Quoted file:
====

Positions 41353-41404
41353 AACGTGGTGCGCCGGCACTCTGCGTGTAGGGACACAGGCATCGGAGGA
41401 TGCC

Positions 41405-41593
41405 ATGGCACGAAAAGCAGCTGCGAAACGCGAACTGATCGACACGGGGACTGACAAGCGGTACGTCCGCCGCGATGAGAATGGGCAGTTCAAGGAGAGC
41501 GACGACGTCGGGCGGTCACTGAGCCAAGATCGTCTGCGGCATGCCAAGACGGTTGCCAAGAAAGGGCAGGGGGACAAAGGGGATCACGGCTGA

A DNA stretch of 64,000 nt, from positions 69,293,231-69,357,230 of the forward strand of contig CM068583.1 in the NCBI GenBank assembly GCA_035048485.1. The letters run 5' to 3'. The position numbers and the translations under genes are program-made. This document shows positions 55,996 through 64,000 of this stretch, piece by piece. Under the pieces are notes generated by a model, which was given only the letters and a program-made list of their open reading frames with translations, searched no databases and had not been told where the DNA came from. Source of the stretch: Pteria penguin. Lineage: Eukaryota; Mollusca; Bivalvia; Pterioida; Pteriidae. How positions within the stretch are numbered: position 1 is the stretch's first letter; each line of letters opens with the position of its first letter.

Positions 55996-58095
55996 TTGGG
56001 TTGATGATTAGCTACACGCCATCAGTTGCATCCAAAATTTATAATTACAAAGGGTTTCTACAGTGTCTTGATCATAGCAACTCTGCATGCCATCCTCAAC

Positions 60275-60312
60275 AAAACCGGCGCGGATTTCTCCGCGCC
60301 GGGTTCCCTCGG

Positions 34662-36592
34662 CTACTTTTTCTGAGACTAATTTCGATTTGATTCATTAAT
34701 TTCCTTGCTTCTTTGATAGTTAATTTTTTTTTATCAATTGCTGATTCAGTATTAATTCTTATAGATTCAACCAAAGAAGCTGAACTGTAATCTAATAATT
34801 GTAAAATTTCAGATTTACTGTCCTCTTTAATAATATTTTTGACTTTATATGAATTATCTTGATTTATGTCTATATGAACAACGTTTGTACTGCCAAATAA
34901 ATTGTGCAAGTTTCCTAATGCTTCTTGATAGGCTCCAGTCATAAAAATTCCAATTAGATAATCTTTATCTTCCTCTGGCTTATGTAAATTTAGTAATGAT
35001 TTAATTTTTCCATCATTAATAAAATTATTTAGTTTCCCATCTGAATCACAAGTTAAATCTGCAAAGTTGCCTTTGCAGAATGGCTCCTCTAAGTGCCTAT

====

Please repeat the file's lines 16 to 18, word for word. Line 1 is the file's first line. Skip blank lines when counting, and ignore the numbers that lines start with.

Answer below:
34701 TTCCTTGCTTCTTTGATAGTTAATTTTTTTTTATCAATTGCTGATTCAGTATTAATTCTTATAGATTCAACCAAAGAAGCTGAACTGTAATCTAATAATT
34801 GTAAAATTTCAGATTTACTGTCCTCTTTAATAATATTTTTGACTTTATATGAATTATCTTGATTTATGTCTATATGAACAACGTTTGTACTGCCAAATAA
34901 ATTGTGCAAGTTTCCTAATGCTTCTTGATAGGCTCCAGTCATAAAAATTCCAATTAGATAATCTTTATCTTCCTCTGGCTTATGTAAATTTAGTAATGAT